We are walking in a working museum.
In the area where the wine is boxed and prepared to ship, Cesare's uncle Augusto runs by, recognizes me slightly, says hello and proceeds to conquer Russia and Singapore with his wine. So I’m not the only silverback working today. Business is good, the world is flat, seize the opportunity, Augusto.
My young colleague and Cesare hit it off; they have similar trajectories in the wine business and are also in the process of assembling their families. By the time this is written, Cesare should be a proud papa.
After hitting the lowest level of the cellar, where the old wines still rest, we headed back up to taste through the range of wines that are in release. I did my due diligence for the work related business; after all we represent the winery in several states. Those notes are not for these pages, though I will say that the 2004 vintage in Piedmont for Barolo and Barbaresco is stunning. I am breathless when tasting these wines. These are classic wines, in general, and I recommend collectors (young ones) to snag some.
“What are you doing for dinner?” Cesare asks. It is our last night in Italy on this trip, and we have had many, too many, wonderful meals. I am beginning my downward spiral to a state of puny, which persists to this time.
“Please let me take you to a little place in the country that my friends run.” Italians are so graceful. “No, it is no problem, this is the life we have chosen, please let’s make your last night better by spending some time together.”
We meet at the bottom of the road from where we are staying in Castiglione Falletto and it is a short ride to the restaurant. Il Vigneto is located in Roddi, between La Morra and Alba.
It is a restaurant and a country home, with 6 guest rooms starting at €75.00 for a double. This is a find. And the restaurant and cellar are outstanding. The menu changes with the seasons, but is extremely reasonable. The wine list is just a sampler of what rests in the cellar. Go here, stay here, eat here, make love here.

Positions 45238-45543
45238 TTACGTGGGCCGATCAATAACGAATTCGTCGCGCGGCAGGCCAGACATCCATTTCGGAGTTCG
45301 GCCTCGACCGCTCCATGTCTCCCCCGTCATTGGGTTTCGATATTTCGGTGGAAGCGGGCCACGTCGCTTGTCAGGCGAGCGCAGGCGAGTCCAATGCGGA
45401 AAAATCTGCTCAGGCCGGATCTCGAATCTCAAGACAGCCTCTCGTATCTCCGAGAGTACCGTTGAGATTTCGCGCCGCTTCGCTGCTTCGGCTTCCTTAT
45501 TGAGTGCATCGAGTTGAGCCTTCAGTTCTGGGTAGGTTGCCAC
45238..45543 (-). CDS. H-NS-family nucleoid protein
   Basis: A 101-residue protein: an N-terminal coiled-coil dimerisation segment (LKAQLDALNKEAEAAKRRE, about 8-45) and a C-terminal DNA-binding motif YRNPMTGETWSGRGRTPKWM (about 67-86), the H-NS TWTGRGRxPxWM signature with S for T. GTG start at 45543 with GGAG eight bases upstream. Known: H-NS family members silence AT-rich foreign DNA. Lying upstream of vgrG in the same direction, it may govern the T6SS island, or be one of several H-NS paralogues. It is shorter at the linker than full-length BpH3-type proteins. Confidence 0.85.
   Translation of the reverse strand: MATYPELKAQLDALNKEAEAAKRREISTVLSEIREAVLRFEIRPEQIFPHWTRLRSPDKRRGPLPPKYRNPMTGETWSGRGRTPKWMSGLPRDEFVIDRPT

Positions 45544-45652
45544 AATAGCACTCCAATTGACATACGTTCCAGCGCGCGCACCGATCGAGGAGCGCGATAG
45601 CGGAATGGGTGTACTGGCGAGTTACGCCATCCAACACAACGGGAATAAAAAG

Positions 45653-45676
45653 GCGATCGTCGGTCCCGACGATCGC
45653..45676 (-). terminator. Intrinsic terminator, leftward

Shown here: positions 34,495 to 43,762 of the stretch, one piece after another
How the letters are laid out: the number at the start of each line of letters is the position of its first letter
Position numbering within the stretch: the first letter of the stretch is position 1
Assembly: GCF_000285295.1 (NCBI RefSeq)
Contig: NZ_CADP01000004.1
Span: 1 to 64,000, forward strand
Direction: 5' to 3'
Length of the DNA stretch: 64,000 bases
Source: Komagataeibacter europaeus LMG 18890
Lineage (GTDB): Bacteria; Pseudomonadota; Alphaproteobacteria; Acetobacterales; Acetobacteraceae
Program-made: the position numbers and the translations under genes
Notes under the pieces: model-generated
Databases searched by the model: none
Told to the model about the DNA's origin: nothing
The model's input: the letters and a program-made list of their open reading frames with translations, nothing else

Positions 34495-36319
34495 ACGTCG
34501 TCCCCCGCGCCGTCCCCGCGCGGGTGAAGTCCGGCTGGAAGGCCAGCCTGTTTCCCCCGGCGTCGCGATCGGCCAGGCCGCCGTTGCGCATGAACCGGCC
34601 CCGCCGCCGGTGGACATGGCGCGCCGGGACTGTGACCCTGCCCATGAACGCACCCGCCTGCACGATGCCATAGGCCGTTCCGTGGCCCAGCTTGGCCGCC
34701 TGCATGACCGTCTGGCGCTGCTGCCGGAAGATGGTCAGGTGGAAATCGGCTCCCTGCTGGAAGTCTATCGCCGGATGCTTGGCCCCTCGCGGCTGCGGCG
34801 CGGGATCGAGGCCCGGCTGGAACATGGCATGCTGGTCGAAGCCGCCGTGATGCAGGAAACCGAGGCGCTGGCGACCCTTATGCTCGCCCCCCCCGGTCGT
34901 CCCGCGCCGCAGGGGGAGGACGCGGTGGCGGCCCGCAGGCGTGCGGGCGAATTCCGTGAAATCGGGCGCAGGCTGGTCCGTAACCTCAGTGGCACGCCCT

So after a huge day and a great finish, we headed down to the cellar for a little Barolo Chinato and a farewell to Alba. Cesare and chef Manola along with his partner Rossano led us down through the kitchen into the cellar, where treasures after treasure of red wines from the Langhe, and beyond, slept in peace. A gravel floor and another private cellar (reserved for special wines and foods) were situated beyond where we settled. A little Chinato, a little grappa, a shot of espresso to make the road down passable and that was our night.
As we headed back to Bricco Rocche and our rooms, Cesare led the way so we wouldn’t get lost. We stopped at a road he indicated would get us up to Castiglione Falletto. We then said goodbye and headed up the road a few feet and stopped, waiting for Cesare’s car to disappear. It seemed he had led us to the wrong road (we had gotten lost a few times so we knew when we weren’t on the right road). Then we proceeded to the correct road and raced to tuck ourselves into the comfortable little beds on top of the hill. We were in the right place at the right time.